To this day, I don’t think Clive really digested what I said about “emotional imprinting” or the nature of the seven-year cycle until he completed the process himself. I believe he initially agreed to my approach of first integrating his experience rather than me facilitating his daughter because he was desperate and because, like him, I strongly disapproved of Nadine’s medicated predicament. It was also profoundly insightful for him to make the connection between his daughter’s current predicament and his own unintegrated emotional condition. Clive agreed to enter The Presence Process immediately. He also agreed to calculate how to gradually wean Nadine off her Lithium in such a way that she would be off the medication in the time it took him to complete his journey through the process. Bear in mind that the version of the process Clive experienced through personal facilitation isn’t what we go through in the book. In addition to the process as presented within this book, personal facilitation involved one three-hour facilitated breathing session per week, accompanied by sessions of personal mirroring by myself, together with three three-hour water sessions in very warm water. None of this is to be attempted alone. I won’t tell you that what Clive went through with Nadine over the course of this ten-week period was easy, but it was an authentic experience for both of them. Because of his commitment to completing the personally facilitated version of The Presence Process (a service I no longer offer), the intimacy of a father and daughter relationship was resuscitated, and joyfulness gradually seeped back into their home.
For the first three weeks, Clive continued to attend to the process fueled primarily by faith and the desperation of a concerned father. I personally had no doubt about the inevitable consequence of his quest because I have witnessed over and over the integrative capacity of The Presence Process. He appeared to have no alternative but to persist, and I’m sure that for the first few weeks, he clung to my absolute certainty about the possibility of accomplishing integration. As Clive touched on and integrated the traumas within his own emotional body, miraculous shifts manifested. He had arrived home from work to discover sudden, inexplicable changes in Nadine’s behavior. He had arrived at his session with me shaking his head in disbelief. “She isn’t shouting at me anymore” became “she sat in the kitchen and spoke to me last night,” which became “she started doing the dishes with me last night without my even asking her to,” which then became “she put her arms around me in the car today and told me she loved me.”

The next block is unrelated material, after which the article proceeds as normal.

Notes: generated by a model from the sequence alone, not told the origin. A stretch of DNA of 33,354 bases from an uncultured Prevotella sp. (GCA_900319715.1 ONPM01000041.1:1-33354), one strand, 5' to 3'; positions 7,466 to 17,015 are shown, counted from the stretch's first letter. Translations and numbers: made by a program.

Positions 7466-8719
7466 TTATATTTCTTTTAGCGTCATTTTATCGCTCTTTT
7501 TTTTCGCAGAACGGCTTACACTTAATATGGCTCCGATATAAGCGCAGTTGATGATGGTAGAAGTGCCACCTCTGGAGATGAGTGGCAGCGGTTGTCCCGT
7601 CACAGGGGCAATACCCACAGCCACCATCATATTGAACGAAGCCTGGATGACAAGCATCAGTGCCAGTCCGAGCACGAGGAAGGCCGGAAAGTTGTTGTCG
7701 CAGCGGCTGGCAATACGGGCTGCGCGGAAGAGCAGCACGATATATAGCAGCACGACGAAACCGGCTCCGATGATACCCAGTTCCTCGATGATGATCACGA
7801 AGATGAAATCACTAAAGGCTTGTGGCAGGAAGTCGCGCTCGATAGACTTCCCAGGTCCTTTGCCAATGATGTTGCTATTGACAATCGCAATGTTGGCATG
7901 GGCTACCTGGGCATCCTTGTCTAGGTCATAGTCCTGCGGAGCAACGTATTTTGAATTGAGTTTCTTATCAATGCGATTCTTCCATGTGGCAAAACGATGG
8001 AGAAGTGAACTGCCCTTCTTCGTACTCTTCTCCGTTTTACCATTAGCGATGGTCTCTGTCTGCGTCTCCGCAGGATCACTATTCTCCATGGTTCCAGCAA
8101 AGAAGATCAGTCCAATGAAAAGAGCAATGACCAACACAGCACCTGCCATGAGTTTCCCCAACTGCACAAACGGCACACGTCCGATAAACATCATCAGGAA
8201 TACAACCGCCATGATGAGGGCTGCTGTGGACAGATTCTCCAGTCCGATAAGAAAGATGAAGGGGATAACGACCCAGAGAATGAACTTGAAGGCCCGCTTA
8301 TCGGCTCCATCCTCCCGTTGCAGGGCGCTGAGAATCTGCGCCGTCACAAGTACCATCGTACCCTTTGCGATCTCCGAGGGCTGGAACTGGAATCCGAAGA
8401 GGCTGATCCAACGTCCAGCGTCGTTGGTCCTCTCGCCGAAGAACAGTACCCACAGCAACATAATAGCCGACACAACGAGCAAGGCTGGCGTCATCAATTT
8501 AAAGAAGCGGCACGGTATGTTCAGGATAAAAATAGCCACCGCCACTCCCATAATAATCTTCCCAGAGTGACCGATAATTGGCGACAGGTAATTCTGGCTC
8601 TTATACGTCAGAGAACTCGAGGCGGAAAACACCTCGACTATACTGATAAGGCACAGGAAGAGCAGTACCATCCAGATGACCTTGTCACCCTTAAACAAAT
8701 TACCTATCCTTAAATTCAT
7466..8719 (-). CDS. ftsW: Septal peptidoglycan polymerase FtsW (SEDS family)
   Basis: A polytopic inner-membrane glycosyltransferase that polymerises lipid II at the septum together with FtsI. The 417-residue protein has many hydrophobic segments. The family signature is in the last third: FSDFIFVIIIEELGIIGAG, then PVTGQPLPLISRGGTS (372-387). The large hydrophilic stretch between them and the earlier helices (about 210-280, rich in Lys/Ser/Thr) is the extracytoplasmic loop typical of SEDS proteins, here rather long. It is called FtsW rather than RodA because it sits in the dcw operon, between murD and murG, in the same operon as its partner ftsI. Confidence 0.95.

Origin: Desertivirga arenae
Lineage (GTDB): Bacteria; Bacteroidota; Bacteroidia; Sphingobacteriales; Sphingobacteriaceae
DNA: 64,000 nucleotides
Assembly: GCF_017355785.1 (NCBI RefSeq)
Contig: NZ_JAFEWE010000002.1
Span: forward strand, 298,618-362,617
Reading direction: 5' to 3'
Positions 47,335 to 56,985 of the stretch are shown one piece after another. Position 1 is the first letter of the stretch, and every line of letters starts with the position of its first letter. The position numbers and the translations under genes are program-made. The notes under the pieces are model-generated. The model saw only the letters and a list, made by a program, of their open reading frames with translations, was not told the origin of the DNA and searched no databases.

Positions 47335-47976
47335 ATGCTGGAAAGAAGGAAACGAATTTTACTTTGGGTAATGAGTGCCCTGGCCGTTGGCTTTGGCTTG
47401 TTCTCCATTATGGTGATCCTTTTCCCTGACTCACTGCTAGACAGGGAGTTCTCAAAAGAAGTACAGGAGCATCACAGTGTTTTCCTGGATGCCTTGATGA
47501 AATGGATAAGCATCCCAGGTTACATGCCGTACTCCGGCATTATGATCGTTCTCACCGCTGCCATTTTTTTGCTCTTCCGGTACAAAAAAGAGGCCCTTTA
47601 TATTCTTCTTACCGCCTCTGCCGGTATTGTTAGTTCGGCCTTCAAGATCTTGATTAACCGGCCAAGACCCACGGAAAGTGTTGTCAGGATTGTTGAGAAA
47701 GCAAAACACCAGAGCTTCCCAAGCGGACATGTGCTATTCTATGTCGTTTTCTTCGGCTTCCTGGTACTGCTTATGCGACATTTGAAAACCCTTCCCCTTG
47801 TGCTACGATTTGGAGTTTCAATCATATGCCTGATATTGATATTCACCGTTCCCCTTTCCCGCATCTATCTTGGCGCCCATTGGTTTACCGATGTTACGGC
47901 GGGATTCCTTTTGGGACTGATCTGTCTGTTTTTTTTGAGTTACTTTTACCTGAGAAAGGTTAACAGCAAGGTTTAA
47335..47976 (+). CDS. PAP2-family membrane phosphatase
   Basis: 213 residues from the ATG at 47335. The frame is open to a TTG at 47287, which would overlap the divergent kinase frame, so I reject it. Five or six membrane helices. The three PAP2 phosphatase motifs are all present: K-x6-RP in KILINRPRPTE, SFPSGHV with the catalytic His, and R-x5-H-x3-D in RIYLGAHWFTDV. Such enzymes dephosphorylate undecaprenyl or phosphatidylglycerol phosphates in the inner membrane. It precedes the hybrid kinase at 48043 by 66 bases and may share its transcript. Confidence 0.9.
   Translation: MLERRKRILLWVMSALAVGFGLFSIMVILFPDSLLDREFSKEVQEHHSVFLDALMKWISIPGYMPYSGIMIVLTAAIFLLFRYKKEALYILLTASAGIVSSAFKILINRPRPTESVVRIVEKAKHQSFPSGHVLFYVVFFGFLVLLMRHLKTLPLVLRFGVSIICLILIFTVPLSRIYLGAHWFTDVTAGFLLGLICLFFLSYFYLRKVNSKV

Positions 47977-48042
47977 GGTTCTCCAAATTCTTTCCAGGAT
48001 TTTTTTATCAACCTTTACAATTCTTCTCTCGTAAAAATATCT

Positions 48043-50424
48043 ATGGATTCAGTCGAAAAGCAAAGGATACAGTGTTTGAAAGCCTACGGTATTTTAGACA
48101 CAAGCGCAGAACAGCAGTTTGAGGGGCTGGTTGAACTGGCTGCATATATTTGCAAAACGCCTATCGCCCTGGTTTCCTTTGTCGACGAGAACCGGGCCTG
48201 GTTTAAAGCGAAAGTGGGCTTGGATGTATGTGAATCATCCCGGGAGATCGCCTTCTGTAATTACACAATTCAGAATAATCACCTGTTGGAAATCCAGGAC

As Clive’s ten weeks concluded, Nadine was back in school, completely off her medication, doing whatever teenage girls do. His ex-wife was startled, especially when Clive dropped Nadine off to spend some time with her. Nadine’s approach to her schoolwork was also transformed to such an extent that her teacher phoned Clive with glowing reports. As Clive left after completing his final session with me, he asked, “Why does the world not know about this work?” Of course, I smiled, because I know there’s a time and place for everything. He said he wanted to write a book about what had happened. I knew this was his way of saying how grateful he was for the fruits and flowers of present moment awareness. I sincerely hope he one day writes Nadine’s story for the Clives and Nadines of this world. If not, his voice is heard through the sharing of this case study.
Clive and Nadine’s story is just one of many. I have chosen to share their story with you because I intend you to know in your heart that The Presence Process isn’t about us going around healing this world or anyone in it. It’s about us having the guts to integrate our own experience of it. This process isn’t to be used for interference. We aren’t to suggest to someone that they do The Presence Process so they will become the type of person we think they ought to be. Remember that the road paved with good intent often leads into hellish outcomes, especially when our unconscious intent is to change others so they fit neatly into our picture of life. When we don’t like what we perceive about others, we are to change our perception by integrating the relevant emotional charge within us, not by tinkering with the outer circumstances we observe. The Presence Process is intended as a journey we take for and into ourselves, by ourselves. But as we perceive through Clive and Nadine’s story, the miracle of it is that when we unconditionally activate present